Foster a Coaching Culture
Every entrepreneur I know wishes he had more time to coach all the members of his team. I often hear the excuse that coaching takes more time than simply diving in and doing the job for the other person, but is that true? Studies have shown that the long-term value of coaching is between 2x and 100x the cost.
Of course, that assumes that you or someone you trust knows how to do it right, has the right attitude, and has the trust of the people who receive the coaching. These things don’t happen automatically and require you, as a business leader, to build a culture of coaching at all levels from the very beginning. The core elements of this culture should include the following:
- Be the role model for providing coaching and assistance. Expect and plan for the need to invest your time in developing people as the business grows. Your team will be far more receptive and able to coach when they see you coaching and being coached. How you coach is important, too, because your team will model their approach based on how you coach them.
- Exceptional communication is a prerequisite to coaching. A business with a coaching culture needs to start with a well-defined and documented roadmap, and with leaders who can communicate these goals clearly and often. Coaches must also be able to give direct feedback regularly, reinforce key messages, and acknowledge success.
- Reward team members who make the time and effort to share. These are your natural coaches as well as your best performers. They need to know that helping others is appreciated and beneficial to their career and performance. Effective rewards include public recognition for their efforts, special development assignments, and financial compensation.
- Seek out people who are not afraid to confront issues. People who seek to avoid all conflict or never disagree make poor coaches. Healthy, constructive conflict encourages people to face their limitations and to understand the customer and operational issues fully. That’s why I recommend that you, as a leader, always seek opposing viewpoints.
- Look for evidence of a willingness to learn and change. Great coaches typically have a continuing need to learn from self-development courses, reading, and seeking coaching themselves from people in unfamiliar areas. They will inspire other team members to look outside the box and try new things to develop their potential.
- Focus on team members that are emotionally mature. There is no place in coaching for emotional outbursts and petty biases. Good coaches build sustainable, healthy relationships with others, both at work and outside. This trait is important because it shows empathy and compassion, which are qualities commonly found in the most effective coaches.
- A coaching culture thrives on agility and resilience. Both good coaches and good businesses are strong enough to change course quickly as needs and markets change. People need coaching to weather setbacks and surprises as they happen so that confidence can remain at its highest.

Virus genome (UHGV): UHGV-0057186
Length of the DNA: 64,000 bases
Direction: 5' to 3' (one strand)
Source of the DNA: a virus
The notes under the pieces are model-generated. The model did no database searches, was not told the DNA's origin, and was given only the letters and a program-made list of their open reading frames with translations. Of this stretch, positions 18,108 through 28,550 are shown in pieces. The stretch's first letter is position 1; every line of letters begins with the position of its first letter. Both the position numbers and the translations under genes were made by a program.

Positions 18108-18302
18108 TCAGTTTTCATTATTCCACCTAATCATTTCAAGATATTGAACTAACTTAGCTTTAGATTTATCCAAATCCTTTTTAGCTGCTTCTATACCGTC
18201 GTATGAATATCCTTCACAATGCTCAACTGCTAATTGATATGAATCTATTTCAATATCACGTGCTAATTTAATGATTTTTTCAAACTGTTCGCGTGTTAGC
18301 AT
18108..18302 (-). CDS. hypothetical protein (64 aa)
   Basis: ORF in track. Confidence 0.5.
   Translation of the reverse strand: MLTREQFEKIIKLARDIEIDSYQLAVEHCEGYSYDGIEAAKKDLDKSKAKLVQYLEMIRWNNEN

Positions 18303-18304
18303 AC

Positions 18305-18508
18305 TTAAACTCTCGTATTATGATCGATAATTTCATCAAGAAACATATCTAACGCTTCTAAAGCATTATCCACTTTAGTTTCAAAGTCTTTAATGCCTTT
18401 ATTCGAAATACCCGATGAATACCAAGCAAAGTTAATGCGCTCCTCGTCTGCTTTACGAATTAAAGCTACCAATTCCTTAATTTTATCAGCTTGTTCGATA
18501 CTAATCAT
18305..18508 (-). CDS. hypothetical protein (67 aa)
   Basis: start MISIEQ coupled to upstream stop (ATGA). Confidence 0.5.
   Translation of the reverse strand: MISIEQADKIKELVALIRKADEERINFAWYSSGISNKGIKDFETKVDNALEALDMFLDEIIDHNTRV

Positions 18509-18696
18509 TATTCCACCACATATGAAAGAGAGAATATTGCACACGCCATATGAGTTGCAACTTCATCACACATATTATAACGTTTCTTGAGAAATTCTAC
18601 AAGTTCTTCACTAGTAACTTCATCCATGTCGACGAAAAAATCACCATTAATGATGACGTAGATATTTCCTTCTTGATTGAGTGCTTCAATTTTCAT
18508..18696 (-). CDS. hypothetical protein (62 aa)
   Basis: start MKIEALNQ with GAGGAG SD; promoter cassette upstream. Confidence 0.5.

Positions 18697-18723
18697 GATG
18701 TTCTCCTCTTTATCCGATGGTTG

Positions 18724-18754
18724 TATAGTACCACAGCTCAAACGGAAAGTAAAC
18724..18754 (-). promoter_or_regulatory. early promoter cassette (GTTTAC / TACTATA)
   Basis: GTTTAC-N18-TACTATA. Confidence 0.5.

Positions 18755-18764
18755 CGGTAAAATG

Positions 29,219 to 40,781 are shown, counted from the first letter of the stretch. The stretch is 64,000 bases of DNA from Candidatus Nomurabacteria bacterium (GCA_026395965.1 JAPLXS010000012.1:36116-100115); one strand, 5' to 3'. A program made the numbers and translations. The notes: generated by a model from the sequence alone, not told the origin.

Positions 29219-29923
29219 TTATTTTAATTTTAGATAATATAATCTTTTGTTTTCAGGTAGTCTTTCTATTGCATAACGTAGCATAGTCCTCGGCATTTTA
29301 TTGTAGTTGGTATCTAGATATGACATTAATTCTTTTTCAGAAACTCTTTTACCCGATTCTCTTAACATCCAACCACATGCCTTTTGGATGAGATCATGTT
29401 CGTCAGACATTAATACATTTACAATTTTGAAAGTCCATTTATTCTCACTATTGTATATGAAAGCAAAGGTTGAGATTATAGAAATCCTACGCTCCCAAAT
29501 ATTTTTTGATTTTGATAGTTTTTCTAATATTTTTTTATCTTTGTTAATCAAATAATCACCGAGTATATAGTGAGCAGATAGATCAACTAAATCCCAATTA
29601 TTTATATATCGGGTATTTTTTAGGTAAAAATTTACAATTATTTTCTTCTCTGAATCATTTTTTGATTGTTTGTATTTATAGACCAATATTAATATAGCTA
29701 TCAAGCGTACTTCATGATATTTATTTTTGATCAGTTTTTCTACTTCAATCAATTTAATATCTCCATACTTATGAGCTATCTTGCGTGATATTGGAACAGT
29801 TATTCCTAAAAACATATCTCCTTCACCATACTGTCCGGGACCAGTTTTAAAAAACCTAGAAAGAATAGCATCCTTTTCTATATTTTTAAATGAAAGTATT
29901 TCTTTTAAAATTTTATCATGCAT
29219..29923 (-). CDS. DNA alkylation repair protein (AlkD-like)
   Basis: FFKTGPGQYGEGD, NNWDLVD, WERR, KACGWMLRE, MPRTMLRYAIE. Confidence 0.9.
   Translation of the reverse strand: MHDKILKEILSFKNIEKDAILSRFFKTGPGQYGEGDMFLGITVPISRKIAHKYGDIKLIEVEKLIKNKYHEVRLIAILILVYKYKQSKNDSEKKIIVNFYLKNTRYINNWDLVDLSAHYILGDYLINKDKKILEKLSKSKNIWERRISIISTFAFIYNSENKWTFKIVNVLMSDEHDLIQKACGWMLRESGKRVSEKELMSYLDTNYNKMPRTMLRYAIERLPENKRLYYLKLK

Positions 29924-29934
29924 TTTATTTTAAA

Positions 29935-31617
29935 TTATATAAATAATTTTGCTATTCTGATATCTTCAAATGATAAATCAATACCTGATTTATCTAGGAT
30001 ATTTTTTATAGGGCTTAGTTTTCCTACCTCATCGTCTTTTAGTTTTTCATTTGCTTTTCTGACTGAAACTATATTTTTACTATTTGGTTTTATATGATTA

- Good coaches prepare for each session and follow up. Coaching is not a casual conversation. Coaching sessions should be scheduled in advance and organized around specific topics. Be prepared with information, examples, and feedback, and be ready for discussion.
- Find people who actively listen before responding. You can’t coach someone if you don’t understand their point of view, and you can’t get that point of view without listening first. People who pre-plan their response are prone to miscommunication or misunderstanding. A coaching culture requires real dialogue rather than pontification.
- Only hire and partner with people who have a positive outlook. To build a culture where constructive coaching is prevalent throughout the team, you will need people who have a positive outlook. Optimistic people will typically be more receptive to organizational changes, coaching, and being coached. Since a resume usually doesn’t reflect a person’s life perspectives, you’ll need to pay just as much attention to the attitude and body language of the interviewee as the work experience they possess.
People often ask me about the difference between coaching and mentoring. I see these as two different disciplines: a business mentor helps to fill an experience gap, while a business coach helps fill a skill gap. Both may be required, but a coaching culture is necessary for either to work.
A mentor aims to teach by using specific examples of what to do and how to execute. A coach differs in that they help you develop your mindset and behavioral skills that dictate what you do and when. Neither is about job titles, or what your expertise is, but is more about who you are.
Thus, a coaching culture is well worth the investment of your time and effort. In fact, in today’s digital age, with a rapid shift to new generations of workers and equally rapid changes in technology and market demands, your business may not survive without it.